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Is there something you have always wanted to know about language? We might have an answer! On this page we answer questions about various aspects of language asked by people outside of the language researcher community.

Is it true that people who are good at music can learn a language sooner?

Yes. This has indeed been found. However, the answer is a bit different for children learning their mother tongue and individuals learning a foreign language.

What advantages have been found for children who attend music lessons? At age ten these children show a more mature brain response when processing grammar. At age six to nine they read better. At age four they remember words better and make better use of grammatical rules for word formation. On top of all that, infants aged around one year who were assigned to early active music experiences gesture more to communicate with others. So, the answer for children learning their native language seems to be yes: music lessons do indeed improve language use or its precursors.


However, when it comes to learning a foreign language, the music advantage seems to be more restricted to hearing and producing the basic sounds which make up a language. For example, it has been found that among adults or children without music training, those who have more musical talent are also better at perceiving and producing non-native linguistic sounds like Chinese tones.  Furthermore, individuals with music training are better at discriminating and learning foreign speech sounds, while they are also better at detecting mistakes in the way foreign speech is pronounced. There is evidence showing that the musician’s brain encodes speech sounds more efficiently and that parts of the brain that are dedicated to sound processing have a different structure in musicians compared to non-musicians. To summarize, people who are good at music are better in learning to perceive and to produce foreign speech sounds.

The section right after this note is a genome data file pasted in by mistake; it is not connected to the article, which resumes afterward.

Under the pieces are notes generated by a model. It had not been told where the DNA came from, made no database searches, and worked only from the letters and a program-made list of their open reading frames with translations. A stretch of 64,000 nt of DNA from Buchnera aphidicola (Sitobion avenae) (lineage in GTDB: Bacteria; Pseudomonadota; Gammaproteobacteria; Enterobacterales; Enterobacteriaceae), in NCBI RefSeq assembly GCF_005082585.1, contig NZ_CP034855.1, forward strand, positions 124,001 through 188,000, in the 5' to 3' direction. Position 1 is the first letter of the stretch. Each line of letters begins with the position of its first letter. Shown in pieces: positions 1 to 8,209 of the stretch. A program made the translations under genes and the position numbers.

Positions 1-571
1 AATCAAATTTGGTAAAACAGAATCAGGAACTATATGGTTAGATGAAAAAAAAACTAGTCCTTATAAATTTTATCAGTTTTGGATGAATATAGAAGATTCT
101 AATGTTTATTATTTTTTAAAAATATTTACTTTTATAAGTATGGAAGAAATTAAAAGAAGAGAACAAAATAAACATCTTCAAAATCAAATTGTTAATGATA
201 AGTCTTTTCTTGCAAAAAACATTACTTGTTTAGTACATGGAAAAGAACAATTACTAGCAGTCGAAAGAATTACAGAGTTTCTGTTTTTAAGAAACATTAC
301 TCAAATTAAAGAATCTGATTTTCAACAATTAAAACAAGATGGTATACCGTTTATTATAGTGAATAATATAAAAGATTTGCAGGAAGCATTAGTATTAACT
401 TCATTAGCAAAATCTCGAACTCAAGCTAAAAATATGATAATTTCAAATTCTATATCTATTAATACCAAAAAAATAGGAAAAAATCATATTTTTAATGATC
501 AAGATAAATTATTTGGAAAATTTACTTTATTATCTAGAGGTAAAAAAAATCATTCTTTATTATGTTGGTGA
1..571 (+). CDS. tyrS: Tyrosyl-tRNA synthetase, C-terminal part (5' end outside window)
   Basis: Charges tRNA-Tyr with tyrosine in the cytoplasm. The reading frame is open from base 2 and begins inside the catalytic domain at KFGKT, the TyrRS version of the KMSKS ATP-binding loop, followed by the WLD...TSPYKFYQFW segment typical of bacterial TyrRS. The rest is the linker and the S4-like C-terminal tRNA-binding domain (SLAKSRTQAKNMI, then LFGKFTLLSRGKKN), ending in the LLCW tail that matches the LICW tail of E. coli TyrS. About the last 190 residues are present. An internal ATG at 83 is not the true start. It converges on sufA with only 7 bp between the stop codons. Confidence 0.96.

Might it be that more intelligent children stay in music classes while the others drop out, thereby explaining these results? This is unlikely: studies where children were randomly placed in music or painting classes have found better language abilities after music training. However, a word of caution is in order. It is not clear what it is about music that improves language use. Is it the training of long concentration during music lessons? Is it the training of complex, structured sound patterns during music listening? Yes, music classes make people good at music and somewhat good at language. But it is not exactly clear why that is.

 Written by Richard Kunert, Salomi Asaridou & Tineke Snijders

Further reading:

Asaridou, S. S., & McQueen, J. M. (2013). Speech and music shape the listening brain: Evidence for shared domain-general mechanisms. Frontiers in Psychology, 4, 321. (link)

Kraus, N., & Chandrasekaran, B. (2010). Music training for the development of auditory skills. Nature reviews. Neuroscience, 11, 599–605. (link)

Patel, A. D. (in press). Can nonlinguistic musical training change the way the brain processes speech? The expanded opera hypothesis. Hearing Research. (link)

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The Max Planck Institute for Psycholinguistics is an institute of the German Max Planck Society. Our mission is to undertake basic research into the psychological,social and biological foundations of language. The goal is to understand how our minds and brains process language, how language interacts with other aspects of mind, and how we can learn languages of quite different types.

The institute is situated on the campus of the Radboud University. We participate in the Donders Institute for Brain, Cognition and Behaviour, and have particularly close ties to that institute's Centre for Cognitive Neuroimaging. We also participate in the Centre for Language Studies. A joint graduate school, the IMPRS in Language Sciences, links the Donders Institute, the CLS and the MPI.

Questions and Answers

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Katerina Kucera
Judith Holler

Sean Roberts
Agnieszka Konopka
Gwilym Lockwood
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Joost Rommers
Mark Dingemanse
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